The nation's indigenous people had a population of nearly 10 million before European settlers explored America. Their numbers began to fall rapidly shortly after that due to war and diseases brought by the settlers. Native Americans faced centuries of persecution and discrimination, losing their land and resources and being forced onto reservations that lacked the soil and natural resources needed to build and sustain their communities.
Today, Native Americans still face threats from federal and state governments related to land-use and resource extraction. Native Americans have the highest poverty rate of any major racial group, with one in four people living below the poverty line.
According to the U.S. Census Bureau, the current total population of Native Americans in the United States is 6.79 million, which is about 2.09% of the entire population. There are about 574 federally recognized Native American tribes in the U.S.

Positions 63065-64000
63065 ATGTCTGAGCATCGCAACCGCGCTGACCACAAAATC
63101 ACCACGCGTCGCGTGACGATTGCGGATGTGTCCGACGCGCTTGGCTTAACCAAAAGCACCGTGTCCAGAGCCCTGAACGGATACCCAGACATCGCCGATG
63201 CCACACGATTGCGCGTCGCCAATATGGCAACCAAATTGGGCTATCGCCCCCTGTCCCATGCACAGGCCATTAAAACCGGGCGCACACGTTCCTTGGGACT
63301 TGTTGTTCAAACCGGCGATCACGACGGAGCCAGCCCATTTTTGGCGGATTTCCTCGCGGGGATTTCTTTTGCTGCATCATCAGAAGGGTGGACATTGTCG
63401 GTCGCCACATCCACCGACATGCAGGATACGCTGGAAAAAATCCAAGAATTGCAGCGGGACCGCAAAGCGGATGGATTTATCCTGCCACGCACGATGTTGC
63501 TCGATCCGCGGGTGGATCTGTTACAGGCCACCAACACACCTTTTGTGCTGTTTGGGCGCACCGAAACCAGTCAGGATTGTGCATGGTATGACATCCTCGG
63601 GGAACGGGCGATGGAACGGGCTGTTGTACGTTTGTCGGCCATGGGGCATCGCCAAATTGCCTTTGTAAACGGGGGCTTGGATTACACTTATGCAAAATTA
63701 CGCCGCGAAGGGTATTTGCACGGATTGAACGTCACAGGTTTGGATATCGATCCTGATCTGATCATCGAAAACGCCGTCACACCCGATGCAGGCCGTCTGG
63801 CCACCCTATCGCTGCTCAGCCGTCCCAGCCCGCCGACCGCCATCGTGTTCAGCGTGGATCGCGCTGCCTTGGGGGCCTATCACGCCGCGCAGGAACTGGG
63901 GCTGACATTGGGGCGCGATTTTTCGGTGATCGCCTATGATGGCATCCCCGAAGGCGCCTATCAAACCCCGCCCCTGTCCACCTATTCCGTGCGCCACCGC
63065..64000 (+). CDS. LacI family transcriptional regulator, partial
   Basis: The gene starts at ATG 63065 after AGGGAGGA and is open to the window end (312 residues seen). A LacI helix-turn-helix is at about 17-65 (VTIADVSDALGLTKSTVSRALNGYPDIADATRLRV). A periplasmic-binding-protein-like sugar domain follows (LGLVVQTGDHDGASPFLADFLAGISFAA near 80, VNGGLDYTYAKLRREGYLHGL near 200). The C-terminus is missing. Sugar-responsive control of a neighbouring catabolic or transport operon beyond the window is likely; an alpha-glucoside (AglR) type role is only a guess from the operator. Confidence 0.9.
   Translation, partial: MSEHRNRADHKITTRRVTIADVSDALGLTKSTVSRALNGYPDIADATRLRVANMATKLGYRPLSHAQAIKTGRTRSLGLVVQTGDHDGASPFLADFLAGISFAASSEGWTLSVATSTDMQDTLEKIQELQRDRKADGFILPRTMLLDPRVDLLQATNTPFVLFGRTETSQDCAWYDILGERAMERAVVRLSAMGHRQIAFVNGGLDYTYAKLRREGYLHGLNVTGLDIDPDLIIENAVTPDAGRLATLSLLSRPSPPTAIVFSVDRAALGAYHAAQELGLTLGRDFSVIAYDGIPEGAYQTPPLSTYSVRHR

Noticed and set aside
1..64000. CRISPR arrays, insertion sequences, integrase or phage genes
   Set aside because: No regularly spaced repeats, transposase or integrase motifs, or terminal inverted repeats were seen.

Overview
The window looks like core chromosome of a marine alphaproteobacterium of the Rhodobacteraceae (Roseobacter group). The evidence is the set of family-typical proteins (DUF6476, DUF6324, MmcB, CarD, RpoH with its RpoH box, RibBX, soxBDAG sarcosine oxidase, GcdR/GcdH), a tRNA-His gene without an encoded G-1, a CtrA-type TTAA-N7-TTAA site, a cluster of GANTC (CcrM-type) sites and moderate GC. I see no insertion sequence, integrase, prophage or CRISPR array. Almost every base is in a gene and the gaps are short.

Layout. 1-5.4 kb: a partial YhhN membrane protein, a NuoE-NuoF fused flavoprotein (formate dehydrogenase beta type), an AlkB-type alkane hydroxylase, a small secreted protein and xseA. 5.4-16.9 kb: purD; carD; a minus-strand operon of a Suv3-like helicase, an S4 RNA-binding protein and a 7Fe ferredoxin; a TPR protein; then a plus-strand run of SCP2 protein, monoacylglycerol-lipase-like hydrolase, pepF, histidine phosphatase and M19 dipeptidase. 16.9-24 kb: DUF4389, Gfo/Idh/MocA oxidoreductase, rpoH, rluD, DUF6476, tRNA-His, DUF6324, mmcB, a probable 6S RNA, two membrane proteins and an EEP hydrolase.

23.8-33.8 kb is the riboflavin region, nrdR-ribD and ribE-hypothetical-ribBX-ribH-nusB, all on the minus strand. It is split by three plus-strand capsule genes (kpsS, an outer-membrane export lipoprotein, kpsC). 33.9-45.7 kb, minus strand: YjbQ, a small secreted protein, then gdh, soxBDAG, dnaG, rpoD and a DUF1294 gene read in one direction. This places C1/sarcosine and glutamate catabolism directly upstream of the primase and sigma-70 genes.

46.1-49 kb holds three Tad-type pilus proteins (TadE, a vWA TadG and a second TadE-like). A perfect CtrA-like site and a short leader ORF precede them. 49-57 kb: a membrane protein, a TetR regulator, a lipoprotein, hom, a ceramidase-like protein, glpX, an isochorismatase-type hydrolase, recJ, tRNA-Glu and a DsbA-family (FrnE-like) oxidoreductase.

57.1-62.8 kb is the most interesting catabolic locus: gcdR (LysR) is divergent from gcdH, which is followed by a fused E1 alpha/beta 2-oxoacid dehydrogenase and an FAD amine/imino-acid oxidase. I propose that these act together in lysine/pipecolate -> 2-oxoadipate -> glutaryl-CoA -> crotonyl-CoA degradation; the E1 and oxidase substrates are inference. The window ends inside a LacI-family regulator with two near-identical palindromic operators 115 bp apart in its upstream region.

Fifteen states have Native American populations of over 100,000. Additionally, 15 states have relative Native American populations below 1.00%.
California has the highest number of Native Americans, with a population of 757,628, comprising about 1.94% of its total population. Oklahoma follows with 523,360 Native Americans (13.36%)and Arizona with 391,620 (5.64%).
Alaska has the highest relative population of Native Americans, who make up 19.74% of the state's total population, about 145,816 people. Oklahoma has the second-highest relative population at 13.36% of the state's total population.
Vermont has the lowest total number of Native Americans of any state with 8,169, and New Jersey has the lowest relative population of Native Americans, 0.67% (59,511).
Los Angeles County in California has the highest number of Native Americans, with a total of 233,000. Oglala Lakota County in South Dakota has the highest percentage of Native Americans of any county at 93.9%.